Will Read for Food

Books are my Kryptonite and my salvation...

Bookish Things

Diversathon and then some

Posted by Dee ^_^ on September 18, 2016 at 5:00 PM

 aka September Anticipated Reads

So my twitter feed has been filled with talk about something called #Diversathon and the overwhelming need for diversity in literature and I thought that now was as good a time as any to get involved. I have always felt that there weren't enough POC in the books that have been hyped recently but I just figured that it is what it is and there wasn't much that could be done for it. Until now.

For those of you who may not know, Diversathon is a newly created readathon that is set to take place during the 12th - 19th of September where you are required to read books that are centered around/written by POC or where the characters are not representing the generic cis/heterosexual POV.

In case that explanation was just too shit for you to understand, here's a link that clears it up and gives a background as to why it was started in the first place. 

These are the books that I hope to read this month because, let's face it, by the time this post goes up there's only one more day of the Diversathon left so there's no way I'll be done with them all in one day. The ones that are considered diverse reads are marked with (D). 

1. Mirage by Tracy Clark (D)

Seventeen-year-old Ryan Poitier Sharpe is a gutsy, outgoing girl who spends her summer days hurling herself out of planes at her parents’ skydiving center in the Mojave Desert. Fiercely independent and willing to take risks, she challenges those around her to live life fully. But after a brush with death, Ryan is severely altered—she’s not the same thrill-seeking girl she once was and seems to be teetering on the edge of psychosis. As her relationships crumble and her life unravels, Ryan must fight the girl she’s become—or lose herself forever—in this eerie and atmospheric thriller

2. Team Human by Sarah Rees Brennan (D)

Mel is horrified when Francis Duvarney, arrogant, gorgeous, and undead, starts at her high school. Mel’s best friend, Cathy, immediately falls for the vampire. Cathy is determined to be with him forever, even if having him turn her could inadvertently make her a zombie.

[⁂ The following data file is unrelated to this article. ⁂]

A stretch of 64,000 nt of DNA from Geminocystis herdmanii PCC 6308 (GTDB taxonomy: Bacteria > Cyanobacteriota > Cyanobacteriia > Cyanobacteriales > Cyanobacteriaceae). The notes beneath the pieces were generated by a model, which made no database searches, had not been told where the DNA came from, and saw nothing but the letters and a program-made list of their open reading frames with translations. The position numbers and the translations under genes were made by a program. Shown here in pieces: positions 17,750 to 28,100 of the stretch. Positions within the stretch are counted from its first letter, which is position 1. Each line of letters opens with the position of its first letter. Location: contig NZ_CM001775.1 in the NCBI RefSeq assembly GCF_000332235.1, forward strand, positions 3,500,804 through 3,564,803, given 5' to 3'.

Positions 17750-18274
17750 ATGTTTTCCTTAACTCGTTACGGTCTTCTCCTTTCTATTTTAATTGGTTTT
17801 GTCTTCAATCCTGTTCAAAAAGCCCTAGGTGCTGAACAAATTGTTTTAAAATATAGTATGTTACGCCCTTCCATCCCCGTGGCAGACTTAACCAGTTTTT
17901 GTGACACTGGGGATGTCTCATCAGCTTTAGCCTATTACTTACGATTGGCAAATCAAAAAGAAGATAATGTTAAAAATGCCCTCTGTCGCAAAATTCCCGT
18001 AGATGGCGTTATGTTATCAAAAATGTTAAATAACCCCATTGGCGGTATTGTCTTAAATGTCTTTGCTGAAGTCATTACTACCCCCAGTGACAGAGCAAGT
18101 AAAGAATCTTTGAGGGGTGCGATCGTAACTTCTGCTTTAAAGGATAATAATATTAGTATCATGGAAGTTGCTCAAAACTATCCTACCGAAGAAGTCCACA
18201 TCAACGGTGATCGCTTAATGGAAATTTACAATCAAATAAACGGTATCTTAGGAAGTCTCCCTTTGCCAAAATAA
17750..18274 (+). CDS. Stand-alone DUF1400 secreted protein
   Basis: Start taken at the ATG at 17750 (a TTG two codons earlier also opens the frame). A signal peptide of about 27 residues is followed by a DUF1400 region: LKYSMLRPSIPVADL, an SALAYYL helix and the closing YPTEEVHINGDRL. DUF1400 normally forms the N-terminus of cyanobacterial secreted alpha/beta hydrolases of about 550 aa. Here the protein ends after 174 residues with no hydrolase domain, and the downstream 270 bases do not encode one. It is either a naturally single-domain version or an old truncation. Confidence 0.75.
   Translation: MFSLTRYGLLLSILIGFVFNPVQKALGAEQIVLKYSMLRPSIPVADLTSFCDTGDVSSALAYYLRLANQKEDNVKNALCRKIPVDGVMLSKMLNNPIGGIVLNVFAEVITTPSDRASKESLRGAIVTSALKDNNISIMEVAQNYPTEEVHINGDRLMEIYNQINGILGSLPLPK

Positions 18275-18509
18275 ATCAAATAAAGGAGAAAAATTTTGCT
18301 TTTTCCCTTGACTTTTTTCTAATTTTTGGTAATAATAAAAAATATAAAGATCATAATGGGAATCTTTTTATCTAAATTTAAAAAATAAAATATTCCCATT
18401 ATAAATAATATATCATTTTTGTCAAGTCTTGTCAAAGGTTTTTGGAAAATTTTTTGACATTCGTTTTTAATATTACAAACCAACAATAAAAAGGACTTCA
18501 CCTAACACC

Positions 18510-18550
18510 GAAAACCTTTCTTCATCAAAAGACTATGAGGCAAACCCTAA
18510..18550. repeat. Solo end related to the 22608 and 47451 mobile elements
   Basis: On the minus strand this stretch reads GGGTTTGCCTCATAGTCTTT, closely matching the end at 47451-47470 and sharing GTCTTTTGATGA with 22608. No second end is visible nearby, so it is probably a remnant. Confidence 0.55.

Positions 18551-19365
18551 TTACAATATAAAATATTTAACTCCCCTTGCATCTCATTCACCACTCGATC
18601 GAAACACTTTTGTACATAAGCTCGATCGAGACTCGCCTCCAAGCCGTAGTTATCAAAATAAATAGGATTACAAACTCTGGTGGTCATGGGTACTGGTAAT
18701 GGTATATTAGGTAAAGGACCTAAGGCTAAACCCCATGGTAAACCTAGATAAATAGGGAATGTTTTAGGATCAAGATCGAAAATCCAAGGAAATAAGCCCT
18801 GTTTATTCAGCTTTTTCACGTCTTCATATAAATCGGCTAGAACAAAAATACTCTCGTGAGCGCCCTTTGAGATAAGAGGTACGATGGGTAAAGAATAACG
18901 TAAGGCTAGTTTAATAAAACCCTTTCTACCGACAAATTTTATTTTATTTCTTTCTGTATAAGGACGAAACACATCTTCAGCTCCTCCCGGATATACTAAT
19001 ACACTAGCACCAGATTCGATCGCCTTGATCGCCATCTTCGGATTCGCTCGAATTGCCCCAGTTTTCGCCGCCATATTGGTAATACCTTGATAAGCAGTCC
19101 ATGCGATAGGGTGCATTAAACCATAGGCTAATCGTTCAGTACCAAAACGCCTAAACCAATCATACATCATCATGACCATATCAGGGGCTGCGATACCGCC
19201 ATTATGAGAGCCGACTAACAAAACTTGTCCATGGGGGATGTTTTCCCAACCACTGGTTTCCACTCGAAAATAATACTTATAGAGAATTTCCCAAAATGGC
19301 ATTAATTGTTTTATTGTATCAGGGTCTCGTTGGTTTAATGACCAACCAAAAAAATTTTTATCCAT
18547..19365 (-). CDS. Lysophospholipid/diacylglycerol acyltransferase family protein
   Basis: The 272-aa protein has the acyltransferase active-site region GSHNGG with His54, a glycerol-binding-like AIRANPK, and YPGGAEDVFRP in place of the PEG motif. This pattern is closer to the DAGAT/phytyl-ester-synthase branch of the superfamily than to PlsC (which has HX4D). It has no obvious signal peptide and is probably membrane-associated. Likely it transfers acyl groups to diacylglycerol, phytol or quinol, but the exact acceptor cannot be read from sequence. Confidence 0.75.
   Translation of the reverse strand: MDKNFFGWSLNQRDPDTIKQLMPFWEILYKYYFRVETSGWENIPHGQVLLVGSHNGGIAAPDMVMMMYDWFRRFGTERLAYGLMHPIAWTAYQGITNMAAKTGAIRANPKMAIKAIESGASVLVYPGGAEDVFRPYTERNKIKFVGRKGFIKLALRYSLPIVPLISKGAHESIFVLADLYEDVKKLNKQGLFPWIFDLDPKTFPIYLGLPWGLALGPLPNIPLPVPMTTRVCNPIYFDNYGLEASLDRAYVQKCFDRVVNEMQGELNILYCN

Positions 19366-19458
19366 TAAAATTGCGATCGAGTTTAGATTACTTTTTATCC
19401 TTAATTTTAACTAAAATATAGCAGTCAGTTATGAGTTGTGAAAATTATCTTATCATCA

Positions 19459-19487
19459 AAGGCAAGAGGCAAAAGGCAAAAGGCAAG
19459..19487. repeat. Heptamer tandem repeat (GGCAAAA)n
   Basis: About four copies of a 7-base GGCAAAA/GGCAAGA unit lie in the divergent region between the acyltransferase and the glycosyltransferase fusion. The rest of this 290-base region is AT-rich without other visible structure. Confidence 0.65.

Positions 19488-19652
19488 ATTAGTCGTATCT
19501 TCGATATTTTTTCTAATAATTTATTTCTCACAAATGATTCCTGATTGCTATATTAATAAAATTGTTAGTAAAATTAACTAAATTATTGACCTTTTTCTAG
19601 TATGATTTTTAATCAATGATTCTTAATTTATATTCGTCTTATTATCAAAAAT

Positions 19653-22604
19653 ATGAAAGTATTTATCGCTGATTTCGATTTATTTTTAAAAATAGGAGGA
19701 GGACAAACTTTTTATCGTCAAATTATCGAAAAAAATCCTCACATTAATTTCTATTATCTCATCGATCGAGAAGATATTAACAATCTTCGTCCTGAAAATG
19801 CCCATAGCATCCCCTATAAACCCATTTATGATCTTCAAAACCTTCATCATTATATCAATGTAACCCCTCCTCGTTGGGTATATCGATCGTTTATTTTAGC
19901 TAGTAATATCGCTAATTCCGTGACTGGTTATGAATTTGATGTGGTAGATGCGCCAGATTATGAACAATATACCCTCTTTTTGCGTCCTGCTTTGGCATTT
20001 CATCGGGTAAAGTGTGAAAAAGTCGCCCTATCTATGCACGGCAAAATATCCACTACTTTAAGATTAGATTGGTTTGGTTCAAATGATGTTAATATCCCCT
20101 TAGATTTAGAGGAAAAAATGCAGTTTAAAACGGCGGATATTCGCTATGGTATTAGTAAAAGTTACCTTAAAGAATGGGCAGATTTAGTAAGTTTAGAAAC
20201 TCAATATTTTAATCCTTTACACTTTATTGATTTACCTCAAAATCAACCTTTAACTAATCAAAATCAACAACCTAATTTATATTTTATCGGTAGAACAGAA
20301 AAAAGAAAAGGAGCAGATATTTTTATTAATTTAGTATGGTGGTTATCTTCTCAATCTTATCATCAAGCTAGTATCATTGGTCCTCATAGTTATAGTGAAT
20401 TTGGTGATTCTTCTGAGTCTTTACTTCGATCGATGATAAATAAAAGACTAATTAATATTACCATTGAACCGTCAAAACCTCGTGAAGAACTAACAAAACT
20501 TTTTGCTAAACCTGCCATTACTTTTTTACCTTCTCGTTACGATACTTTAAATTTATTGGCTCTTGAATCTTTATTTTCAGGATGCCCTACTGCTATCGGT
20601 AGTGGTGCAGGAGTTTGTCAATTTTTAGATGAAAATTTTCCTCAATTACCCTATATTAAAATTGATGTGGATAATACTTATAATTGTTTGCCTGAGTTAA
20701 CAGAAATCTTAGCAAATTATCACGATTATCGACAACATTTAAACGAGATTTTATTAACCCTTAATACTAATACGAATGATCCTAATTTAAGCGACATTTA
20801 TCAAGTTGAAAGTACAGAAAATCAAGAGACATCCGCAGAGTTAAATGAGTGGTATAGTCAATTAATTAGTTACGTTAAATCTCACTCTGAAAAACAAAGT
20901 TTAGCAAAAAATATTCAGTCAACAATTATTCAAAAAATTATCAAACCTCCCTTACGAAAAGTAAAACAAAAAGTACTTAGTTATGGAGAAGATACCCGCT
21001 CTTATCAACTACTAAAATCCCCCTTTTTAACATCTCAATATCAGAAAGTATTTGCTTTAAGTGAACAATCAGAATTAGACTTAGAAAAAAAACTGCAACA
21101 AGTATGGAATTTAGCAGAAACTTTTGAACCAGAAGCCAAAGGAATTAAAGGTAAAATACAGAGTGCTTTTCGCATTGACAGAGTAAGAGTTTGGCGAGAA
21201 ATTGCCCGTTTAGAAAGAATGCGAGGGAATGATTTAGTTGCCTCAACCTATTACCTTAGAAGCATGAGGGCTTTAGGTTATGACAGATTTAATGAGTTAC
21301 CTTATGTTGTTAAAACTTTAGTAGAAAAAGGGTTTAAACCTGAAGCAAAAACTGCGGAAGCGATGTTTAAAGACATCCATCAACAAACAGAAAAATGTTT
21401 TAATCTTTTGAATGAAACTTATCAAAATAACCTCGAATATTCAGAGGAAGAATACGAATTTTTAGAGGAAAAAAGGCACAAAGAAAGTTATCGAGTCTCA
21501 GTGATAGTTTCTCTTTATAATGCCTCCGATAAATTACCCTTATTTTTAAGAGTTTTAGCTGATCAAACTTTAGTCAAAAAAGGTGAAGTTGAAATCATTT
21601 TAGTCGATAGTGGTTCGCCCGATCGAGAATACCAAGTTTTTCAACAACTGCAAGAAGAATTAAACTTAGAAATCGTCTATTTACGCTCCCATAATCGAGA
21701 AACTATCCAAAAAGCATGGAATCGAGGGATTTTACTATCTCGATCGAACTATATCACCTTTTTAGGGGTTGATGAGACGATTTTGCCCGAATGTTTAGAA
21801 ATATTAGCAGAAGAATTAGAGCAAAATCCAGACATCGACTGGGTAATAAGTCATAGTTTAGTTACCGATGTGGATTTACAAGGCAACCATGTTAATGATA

And Mel is equally determined to prove to her BFF that Francis is no good, braving the city’s vampire district and kissing a cute boy raised by vampires as she searches evidence in this touching and comic novel.

3. Daughter of Smoke and Bone by Laini Taylor (D)

Around the world, black hand prints are appearing on doorways, scorched there by winged strangers who have crept through a slit in the sky.


In a dark and dusty shop, a devil’s supply of human teeth grows dangerously low.


And in the tangled lanes of Prague, a young art student is about to be caught up in a brutal otherworldly war.


Meet Karou. She fills her sketchbooks with monsters that may or may not be real, she’s prone to disappearing on mysterious "errands", she speaks many languages - not all of them human - and her bright blue hair actually grows out of her head that color. Who is she? That is the question that haunts her, and she’s about to find out.


When beautiful, haunted Akiva fixes fiery eyes on her in an alley in Marrakesh, the result is blood and starlight, secrets unveiled, and a star-crossed love whose roots drink deep of a violent past. But will Karou live to regret learning the truth about herself?

4. Lies We Tell Ourselves by Robin Talley (D)

In 1959 Virginia, the lives of two girls on opposite sides of the battle for civil rights will be changed forever.


Sarah Dunbar is one of the first black students to attend the previously all-white Jefferson High School. An honors student at her old school, she is put into remedial classes, spit on and tormented daily.


Linda Hairston is the daughter of one of the town's most vocal opponents of school integration. She has been taught all her life that the races should be kept separate but equal.


Forced to work together on a school project, Sarah and Linda must confront harsh truths about race, power and how they really feel about one another.

5. Six of Crows by Leigh Bardugo (BOTM for one of my Goodreads groups)